A key change on the critical path was the bringing together of the procurement and logistics teams to form a unified supply chain team. There is also a new strategy for ‘managing’ suppliers.“In the past we tended to manage suppliers remotely, especially in low cost countries, and it wasn’t working well,” Cowan commented. “Now we are much closer to our suppliers, both geographically and in terms of the information we share with them.”
Some of Bombardier’s suppliers have literally moved onto the Belfast site alongside their customer. Bombardier has also extended its relationships in areas where components are brought in from low-cost economies. A team from Belfast, for example, is located at the factory of its supplier Shenyang Aircraft Corporation (SAC) in China, where some Q400 structures are manufactured.
“When you’re dealing with different cultures there are even greater risks that communication between parties will be misinterpreted if you’re managing the relationship from a distance,” Cowan advised.
Another structural change within the supply chain team was the dividing up of the sourcing and supply logistics agents along commodity lines, for example, one for raw materials, and one for sheet metals and so on. This enables each individual to deepen his or her knowledge of a specific commodity area.
An in-depth review also identified that logistics would be best handled by an external organisation and so a third party logistics company has been appointed.
As Cowan explains, future management of new product introductions will be carried out very differently: “The processes are evolving to embrace new technologies in composites, and when introducing new designs we are getting everything right at the start, with the use of lean tools to determine the best layouts, and the positioning of parts at the point of use.”
As part of its research and development programme involvement, the Belfast site is leading the Wing Structures package, and spearheading the Power Plant package in the national Integrated Wing and Environmentally Friendly Engine R&D programmes, in collaboration with academic and commercial partners.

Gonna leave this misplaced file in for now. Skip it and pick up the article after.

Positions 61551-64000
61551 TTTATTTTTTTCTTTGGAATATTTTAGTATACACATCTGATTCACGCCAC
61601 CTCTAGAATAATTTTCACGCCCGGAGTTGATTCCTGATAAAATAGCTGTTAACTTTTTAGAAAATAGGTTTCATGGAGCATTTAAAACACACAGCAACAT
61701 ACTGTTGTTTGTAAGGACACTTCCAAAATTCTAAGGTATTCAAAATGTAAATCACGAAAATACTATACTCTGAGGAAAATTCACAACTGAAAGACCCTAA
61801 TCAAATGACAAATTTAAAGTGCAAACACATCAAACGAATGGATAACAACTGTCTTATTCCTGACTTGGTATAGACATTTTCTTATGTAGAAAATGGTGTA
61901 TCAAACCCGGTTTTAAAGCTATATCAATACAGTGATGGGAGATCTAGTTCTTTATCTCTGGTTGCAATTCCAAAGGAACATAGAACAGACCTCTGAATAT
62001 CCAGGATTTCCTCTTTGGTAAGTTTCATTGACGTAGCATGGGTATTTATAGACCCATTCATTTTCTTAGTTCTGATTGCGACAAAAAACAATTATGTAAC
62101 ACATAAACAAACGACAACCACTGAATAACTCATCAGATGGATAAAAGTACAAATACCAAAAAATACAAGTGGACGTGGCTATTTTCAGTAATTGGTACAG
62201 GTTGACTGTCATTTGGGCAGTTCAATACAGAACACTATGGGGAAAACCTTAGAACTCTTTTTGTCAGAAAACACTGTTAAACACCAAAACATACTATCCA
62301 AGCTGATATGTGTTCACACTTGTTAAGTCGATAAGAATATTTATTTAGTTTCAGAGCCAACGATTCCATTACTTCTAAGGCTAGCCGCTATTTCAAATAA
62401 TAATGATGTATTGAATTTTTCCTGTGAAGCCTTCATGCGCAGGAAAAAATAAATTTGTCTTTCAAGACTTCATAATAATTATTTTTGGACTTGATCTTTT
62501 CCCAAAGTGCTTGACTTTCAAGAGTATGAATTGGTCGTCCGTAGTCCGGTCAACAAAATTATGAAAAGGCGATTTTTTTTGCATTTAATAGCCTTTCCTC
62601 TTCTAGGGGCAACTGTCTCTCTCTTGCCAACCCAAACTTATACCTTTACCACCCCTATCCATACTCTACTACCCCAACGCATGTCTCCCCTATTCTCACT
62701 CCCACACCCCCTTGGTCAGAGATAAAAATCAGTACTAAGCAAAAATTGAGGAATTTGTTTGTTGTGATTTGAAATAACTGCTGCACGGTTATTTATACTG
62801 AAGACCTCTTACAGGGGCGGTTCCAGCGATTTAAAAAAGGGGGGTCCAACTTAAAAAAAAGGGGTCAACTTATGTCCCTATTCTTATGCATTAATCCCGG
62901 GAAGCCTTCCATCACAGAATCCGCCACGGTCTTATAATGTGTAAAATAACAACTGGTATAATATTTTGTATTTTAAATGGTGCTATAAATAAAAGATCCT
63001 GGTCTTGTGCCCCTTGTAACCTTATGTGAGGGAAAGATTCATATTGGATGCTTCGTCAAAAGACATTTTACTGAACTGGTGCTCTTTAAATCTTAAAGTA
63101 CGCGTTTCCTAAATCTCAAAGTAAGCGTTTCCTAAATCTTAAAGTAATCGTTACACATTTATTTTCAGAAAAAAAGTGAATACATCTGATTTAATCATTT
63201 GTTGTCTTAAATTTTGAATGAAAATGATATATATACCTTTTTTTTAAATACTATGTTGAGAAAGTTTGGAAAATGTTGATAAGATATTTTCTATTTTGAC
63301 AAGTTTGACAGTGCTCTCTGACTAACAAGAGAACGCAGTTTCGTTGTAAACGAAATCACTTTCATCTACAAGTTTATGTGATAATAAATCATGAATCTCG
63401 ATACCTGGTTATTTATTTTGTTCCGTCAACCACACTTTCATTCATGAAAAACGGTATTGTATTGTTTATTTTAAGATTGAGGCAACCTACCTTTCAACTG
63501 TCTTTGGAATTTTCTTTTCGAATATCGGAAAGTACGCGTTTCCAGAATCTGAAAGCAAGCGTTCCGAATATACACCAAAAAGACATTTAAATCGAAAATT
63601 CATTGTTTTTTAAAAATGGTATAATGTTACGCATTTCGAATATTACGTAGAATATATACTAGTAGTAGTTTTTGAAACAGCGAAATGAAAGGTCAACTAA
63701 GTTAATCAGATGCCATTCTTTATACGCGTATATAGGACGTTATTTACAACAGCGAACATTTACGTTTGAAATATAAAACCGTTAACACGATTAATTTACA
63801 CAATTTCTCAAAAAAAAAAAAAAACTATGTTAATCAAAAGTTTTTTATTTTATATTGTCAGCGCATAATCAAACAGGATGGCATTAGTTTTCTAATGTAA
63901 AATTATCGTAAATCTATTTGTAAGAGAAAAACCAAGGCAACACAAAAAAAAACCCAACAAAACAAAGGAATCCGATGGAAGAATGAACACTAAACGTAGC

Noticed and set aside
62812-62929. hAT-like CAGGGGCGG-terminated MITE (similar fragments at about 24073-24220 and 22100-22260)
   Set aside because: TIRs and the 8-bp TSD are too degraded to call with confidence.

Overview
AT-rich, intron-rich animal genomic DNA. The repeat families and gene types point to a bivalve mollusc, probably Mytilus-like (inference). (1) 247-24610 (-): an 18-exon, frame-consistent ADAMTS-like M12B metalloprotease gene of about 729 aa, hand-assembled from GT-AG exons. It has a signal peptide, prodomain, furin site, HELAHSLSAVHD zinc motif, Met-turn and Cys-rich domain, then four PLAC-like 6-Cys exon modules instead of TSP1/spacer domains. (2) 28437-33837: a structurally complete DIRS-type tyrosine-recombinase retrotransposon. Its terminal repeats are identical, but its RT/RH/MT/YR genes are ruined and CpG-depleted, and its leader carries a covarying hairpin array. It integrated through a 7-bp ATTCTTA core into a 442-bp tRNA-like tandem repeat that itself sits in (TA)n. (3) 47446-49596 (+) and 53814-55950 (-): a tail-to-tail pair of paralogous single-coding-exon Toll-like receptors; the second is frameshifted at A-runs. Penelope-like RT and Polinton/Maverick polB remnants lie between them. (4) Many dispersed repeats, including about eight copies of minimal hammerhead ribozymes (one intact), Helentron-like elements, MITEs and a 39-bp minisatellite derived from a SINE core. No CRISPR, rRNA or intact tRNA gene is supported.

In its own right it has invested more than £8 million in the development of resin transfer moulding (RTM) advanced composites technology. An RTM facility has been established in Belfast which is producing composite flaps, vanes and ailerons for the CRJ700 and 900 jets.
A patented resin transfer infusion technology, also developed at Belfast, has proved beneficial for the manufacture of fan cowl doors and is now being offered to customers.
The Belfast plant has significant involvement in the design and manufacture of all of Bombardier’s families of aircraft, including the forward and centre fuselage, nacelles and wing components of the 70-seat CRJ700 regional jet aircraft, and the complete fuselage of the Learjet 45XR and 40XR business jets. It is also a market leader in aircraft engine nacelles, with components produced at Belfast for engines in the Rolls-Royce RB211 range, which power, among others, the Boeing 747 and Airbus A330.
To ensure that it has the relevant skills available to stay ahead in this international market, the Belfast site invests heavily in training.
“There is no other aerospace manufacturer of our size on the island of Ireland,” explained Cowan. “So we have to continually train employees in the specialist skills we need and have invested something in the region of £123 million since 1989.”
It has forged close links with all levels of education within Northern Ireland. It sponsors a chair in aerospace engineering at Queen’s University of Belfast and has developed postgraduate and management development courses with the University of Ulster. It also works extensively with schools and educators and, in 1999, launched an interactive educational exhibit, ‘The Flight Experience’, located at the Ulster Folk and Transport Museum to inspire youngsters to consider the aerospace industry as a career choice. The apprenticeship scheme at the Belfast site is the largest in Northern Ireland, taking on around
40 new craft and technical apprentices a year.
It is perhaps no surprise then that its achievements in training have also been recognised. It has received 11 national training awards and 24 regional training awards, as well as achieving Investor in People accreditation. Looking to the future, the Belfast plant is just two years into its transformation journey and Cowan points out that there is still a lot of hard work to do. Receiving recognition along the way, in the form of the awards it has scooped during 2007, provides the Belfast team with a well-deserved pat on the back the progress it has already achieved.